Responding to God’s Law
In the first two sessions of Discipleship Training, we discussed the gospel. One challenge we face when it comes to understanding the gospel centers on the role of the Law, basically all the commands and expectations God places upon us. When people think of the rules of God, they are primarily referring to “The Law”, and often have the misconception that Jesus was only concerned with enforcing the Law. In reality, most of us aren’t quite sure what to do about the Law. You may think, “We follow Jesus, so the Law doesn’t matter. That’s Old Testament.” However, consider what Jesus said in Matthew 5:19: “Therefore whoever relaxes one of the least of these commandments and teaches others to do the same will be called least in the kingdom of heaven…”
So, how should we respond to God’s Law?
One error is to add to the work of Christ in an effort to gain the approval of God. Paul was astonished by this approach, writing “Are you so foolish? After beginning with the Spirit, are you now trying to attain your goal by human effort?”(Gal. 3:3) Engaging in religious acts so that God will be pleased with you is a subtle form of self-righteousness; we demand God’s approval based on what we are doing instead of what he has done. Instead of a personal relationship in which our hearts love and worship Jesus Christ, our faith is marked by religious activity.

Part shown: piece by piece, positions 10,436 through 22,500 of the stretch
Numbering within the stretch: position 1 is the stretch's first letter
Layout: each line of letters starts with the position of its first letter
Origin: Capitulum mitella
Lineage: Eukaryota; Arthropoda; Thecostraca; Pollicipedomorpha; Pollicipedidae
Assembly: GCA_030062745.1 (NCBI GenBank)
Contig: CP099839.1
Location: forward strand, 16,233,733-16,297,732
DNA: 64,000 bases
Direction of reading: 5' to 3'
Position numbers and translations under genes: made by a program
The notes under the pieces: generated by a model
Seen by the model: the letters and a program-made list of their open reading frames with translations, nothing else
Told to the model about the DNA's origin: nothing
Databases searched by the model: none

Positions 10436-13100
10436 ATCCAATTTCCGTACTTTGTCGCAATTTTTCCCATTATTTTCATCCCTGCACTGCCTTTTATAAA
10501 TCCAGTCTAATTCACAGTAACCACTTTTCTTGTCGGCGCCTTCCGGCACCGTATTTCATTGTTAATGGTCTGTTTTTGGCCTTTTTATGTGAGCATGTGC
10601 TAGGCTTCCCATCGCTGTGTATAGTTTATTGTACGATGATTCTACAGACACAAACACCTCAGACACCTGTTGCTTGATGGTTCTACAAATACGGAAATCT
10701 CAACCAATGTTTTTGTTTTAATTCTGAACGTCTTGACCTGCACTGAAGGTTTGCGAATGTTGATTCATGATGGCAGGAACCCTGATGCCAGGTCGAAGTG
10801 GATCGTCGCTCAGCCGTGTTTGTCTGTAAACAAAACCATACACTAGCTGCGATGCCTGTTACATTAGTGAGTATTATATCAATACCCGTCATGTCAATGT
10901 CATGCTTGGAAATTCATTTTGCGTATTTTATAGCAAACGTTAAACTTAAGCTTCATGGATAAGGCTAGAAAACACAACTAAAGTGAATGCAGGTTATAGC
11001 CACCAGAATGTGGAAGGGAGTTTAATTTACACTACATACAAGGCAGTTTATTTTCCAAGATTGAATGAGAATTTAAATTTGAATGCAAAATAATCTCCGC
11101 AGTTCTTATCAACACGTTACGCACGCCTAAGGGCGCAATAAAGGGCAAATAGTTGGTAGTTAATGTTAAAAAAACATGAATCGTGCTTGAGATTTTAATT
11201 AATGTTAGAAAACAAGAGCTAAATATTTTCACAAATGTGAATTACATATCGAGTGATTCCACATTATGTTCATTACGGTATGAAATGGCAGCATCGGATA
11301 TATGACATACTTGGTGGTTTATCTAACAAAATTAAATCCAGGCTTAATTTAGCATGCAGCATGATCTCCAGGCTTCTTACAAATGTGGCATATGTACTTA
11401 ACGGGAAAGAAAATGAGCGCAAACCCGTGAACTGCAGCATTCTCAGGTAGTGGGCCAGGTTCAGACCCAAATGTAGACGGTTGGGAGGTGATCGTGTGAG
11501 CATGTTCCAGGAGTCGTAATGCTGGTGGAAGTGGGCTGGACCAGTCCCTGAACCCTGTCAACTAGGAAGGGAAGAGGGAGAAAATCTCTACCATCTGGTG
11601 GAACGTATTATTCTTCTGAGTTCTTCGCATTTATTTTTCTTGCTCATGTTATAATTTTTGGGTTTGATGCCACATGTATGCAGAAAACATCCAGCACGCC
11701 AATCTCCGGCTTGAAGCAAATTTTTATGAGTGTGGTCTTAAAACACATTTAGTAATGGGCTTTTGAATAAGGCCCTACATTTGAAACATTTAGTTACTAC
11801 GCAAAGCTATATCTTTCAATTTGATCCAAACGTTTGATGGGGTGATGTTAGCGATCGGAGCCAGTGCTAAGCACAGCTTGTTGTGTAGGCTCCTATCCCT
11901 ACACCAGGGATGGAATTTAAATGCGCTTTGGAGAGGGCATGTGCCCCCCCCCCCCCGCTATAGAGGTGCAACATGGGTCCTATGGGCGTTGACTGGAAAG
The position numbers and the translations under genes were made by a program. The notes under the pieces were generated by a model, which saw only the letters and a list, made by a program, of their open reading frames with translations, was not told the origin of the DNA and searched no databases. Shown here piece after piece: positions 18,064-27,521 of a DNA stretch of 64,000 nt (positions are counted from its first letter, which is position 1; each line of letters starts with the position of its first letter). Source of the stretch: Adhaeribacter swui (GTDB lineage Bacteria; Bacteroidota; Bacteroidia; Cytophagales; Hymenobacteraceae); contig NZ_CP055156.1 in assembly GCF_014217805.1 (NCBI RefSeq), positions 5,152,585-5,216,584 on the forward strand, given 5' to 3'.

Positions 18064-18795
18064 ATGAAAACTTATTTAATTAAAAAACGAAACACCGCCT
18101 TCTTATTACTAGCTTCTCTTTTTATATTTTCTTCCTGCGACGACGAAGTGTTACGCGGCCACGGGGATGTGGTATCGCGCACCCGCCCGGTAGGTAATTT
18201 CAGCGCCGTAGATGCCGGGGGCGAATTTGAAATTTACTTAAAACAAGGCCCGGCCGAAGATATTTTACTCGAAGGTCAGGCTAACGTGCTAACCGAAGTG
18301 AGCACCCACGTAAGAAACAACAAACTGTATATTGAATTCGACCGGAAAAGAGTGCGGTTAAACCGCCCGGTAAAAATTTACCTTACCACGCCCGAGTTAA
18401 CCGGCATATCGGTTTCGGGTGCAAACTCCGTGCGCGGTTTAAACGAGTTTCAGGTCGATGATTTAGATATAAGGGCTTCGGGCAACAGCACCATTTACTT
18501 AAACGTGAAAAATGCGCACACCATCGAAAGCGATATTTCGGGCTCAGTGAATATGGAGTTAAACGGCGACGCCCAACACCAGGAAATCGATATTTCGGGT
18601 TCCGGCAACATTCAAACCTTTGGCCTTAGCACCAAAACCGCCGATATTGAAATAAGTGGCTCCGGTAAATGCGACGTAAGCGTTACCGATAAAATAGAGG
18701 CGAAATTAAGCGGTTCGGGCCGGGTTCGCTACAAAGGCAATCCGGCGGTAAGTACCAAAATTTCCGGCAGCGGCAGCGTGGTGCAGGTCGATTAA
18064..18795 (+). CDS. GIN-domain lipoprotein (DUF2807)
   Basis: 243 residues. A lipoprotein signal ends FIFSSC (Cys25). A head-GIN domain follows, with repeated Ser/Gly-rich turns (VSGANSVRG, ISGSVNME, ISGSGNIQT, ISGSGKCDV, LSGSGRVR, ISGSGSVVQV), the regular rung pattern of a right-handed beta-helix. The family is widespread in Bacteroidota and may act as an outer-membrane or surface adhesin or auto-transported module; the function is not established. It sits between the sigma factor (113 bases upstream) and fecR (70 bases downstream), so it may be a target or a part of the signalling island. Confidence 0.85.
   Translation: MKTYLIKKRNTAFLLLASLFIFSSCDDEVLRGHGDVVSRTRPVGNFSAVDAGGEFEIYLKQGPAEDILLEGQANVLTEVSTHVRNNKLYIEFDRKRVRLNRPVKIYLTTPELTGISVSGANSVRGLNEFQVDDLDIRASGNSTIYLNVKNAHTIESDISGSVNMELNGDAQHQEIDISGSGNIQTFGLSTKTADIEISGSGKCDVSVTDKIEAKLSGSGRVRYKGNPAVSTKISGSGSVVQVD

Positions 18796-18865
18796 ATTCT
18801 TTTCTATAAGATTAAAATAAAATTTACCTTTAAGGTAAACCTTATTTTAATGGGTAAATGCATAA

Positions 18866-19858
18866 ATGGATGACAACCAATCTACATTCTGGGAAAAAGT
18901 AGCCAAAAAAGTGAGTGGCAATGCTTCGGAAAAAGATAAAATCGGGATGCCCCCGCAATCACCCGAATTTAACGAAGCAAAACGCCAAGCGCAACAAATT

The second error we often make is that, upon hearing Jesus forgives our sins, we abuse his grace by continuing in our sin. Instead of a grateful heart changed by the gospel of our loving heavenly Father, we reduce Jesus to our ticket to heaven and ask “how far can I take this sin before God gets mad?” We want the advantages Jesus offers – forgiveness, healing, heaven – but do not want to worship him as Lord. In order to live this out, we minimize our sin and justify ourselves before God by calling on his grace. While the forgiveness of Jesus Christ knows no boundaries, this approach does not mark the lifestyle of a follower of Christ who has been radically changed by grace.
Legalism and licentiousness betray a misunderstanding of God’s intent. The Law was never designed to solve the issue of sin. Instead, as it irrefutably reveals our brokenness, it points us to the gospel. Through the gospel, we are freed from the Law (Gal. 3:13), and no longer under the condemning curse of our sin. Jesus Christ achieves a righteousness we could not, and he not only imputes that righteousness to those who have faith in him, but God sends his Holy Spirit to dwell within us.
For the life of the believer, the Law continually shows us our need for Jesus Christ. However, instead of taking on an unbearable burden, we worship Jesus for the freedom his righteousness allows, which is now ours through grace. We are free to actually obey the Law, not from obligation but out of delight, and because God’s Spirit dwelling in us enables us to do so. We trust him for our joy, and we find that obeying his commands leads us to a greater joy than the weak happiness offered by this present world. Let us live our lives marked by this true freedom found only in Christ.
Questions to help you identify whether legalism, license or delight are driving your response to God’s law: Discipleship Training Week 3_Questions
Pastor Matt Stevens is Campus Pastor at Vintage21 West Campus.